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PostPosted: Thu Aug 26, 2010 10:19 pm 
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Pat Carry wrote:
Where is the Brainerd B-25 now? What ever happened to the B-25 on display at a water park/amusement park in Florida?



I saw that B-25 when I drove through in 1991. I had an article somewhere here about it, that it was in the hands of AeroTrader in storage?!

B-25J-20NC c/n 108-33087 44-29812 (N2854G), ex-TB-25J, ex-TB-25N BD-812, ex-Paul Bunyan Amusement Park, " 327102 Safe Return ", Aero Trader, Ocotillo Wells, CA (S)

Always thought that would be an amazing project!
Would really like to know the plans for her. Last info in another wix note last year had it in New Orleans for the National WWII Museum.
viewtopic.php?f=3&t=31346&start=0

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PostPosted: Fri Aug 27, 2010 8:21 am 
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gary1954 wrote:
Nathan wrote:
Miss HAP is my fav. Because she is an early version.


Early Version, I almost Choked on my coffee.......
Early Version, she is the sole surving example of the B-25 being the 4th production model to roll off the assembly line.
In historical value alone as the VIP Transport for General Henry "Hap" Arnold, and being the 4th production model B-25
she should be in the National Museum and N10564 returned to the air.


Problem is that although it was an early version, those days are long gone. The bird hasn't been representative of an early B-25 since WWII, when it traded in its straight wings for gulls and got the VIP transport treatment. Ever since then it has been a one-off mutt. Just because it has the data plate of the 4th production B-25 doesn't give it much historical value if it is otherwise completely unrepresentative of an early B-25. OTOH, it was, when first restored in the 1980s, still very much in the Hap Arnold transport configuration, and had significance because of that. I have a nice Air Classics piece on it from that period with some good wartime photos of this plane and one or two of its VIP sister ships. Unfortunately, that significance too has been compromised by the change to a bomber nose. At least they haven't added turrets yet, and the fuselage looks pretty much intact. I don't know how much of the VIP interior remains, but I hold out the hope that the bomber mods are reversible and that someone, someday, can put the plane back into its wartime Hap Arnold configuration and paint job.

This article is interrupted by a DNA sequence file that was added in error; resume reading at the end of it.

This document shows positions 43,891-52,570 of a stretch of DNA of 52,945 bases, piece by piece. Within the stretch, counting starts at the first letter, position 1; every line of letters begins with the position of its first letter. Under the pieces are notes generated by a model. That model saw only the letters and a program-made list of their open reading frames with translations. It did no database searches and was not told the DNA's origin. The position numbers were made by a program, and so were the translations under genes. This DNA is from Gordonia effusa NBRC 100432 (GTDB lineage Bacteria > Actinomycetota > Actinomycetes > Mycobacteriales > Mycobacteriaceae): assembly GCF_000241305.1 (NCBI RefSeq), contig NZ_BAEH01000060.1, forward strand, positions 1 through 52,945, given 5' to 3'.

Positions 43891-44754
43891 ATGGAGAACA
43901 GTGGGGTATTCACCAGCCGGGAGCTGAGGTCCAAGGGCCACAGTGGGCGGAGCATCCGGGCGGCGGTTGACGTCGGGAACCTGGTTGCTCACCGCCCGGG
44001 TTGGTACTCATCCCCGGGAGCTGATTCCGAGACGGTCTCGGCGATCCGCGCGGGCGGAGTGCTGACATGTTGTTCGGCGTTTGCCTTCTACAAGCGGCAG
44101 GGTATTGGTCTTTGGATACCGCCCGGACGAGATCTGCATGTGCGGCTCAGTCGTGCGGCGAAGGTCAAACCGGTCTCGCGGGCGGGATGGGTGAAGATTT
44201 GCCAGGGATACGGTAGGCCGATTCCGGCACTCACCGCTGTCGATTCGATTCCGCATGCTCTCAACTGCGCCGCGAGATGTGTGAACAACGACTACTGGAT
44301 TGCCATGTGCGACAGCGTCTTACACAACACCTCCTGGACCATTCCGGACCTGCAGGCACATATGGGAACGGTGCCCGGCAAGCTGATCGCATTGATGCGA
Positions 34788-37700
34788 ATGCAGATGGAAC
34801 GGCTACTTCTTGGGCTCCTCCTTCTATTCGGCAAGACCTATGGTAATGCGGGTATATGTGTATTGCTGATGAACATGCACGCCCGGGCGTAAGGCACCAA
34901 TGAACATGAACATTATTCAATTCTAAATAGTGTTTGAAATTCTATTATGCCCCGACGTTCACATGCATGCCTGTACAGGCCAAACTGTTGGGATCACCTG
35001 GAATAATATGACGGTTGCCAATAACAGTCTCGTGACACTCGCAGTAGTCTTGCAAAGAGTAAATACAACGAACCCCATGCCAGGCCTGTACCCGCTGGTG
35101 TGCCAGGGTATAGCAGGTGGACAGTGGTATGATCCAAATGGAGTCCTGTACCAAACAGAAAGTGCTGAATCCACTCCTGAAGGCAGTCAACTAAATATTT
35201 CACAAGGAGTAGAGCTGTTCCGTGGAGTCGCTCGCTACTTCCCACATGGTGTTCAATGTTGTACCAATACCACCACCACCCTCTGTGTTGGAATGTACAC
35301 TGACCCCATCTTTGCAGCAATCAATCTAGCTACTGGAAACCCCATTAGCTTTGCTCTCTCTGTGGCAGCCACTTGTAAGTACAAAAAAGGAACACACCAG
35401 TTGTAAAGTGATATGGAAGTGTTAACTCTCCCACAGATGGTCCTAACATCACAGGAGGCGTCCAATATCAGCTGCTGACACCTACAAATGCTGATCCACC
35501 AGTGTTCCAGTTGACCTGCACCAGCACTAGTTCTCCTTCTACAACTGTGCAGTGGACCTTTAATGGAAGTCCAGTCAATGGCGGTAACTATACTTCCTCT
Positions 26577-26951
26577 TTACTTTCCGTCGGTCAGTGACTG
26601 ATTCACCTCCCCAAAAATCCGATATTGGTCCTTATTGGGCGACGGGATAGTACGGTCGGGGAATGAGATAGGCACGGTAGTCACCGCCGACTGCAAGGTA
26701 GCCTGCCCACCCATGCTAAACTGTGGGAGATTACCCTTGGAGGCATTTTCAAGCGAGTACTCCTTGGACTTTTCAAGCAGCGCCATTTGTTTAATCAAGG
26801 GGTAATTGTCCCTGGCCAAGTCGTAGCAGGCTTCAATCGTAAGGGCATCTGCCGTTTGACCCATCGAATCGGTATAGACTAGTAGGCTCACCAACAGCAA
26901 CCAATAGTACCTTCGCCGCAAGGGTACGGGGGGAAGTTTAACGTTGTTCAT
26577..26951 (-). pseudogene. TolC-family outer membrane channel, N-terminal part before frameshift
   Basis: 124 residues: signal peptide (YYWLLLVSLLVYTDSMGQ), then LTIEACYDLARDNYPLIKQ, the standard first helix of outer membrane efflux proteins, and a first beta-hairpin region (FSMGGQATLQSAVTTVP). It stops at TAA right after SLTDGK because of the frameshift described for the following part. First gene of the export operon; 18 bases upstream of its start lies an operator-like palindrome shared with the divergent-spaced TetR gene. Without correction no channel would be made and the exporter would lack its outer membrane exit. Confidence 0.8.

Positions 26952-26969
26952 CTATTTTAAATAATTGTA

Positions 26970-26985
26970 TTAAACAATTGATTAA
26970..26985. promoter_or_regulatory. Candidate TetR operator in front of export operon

August

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PostPosted: Fri Aug 27, 2010 8:44 am 
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bluehawk15 wrote:
Thanks for the vote Pogo! The Yellow Rose does have a war-weary look these days, and as far as public appearances goes, she should be at the top end of the list for fly-overs and air shows.

As God is my witness, I think I may have been happier before this thread popped up. Nah, guess not. But it's still tough to get over the sudden realization of just how little I knew before, and how well I had been getting along that way! Guess my days of lily-white innocence are over....... :roll: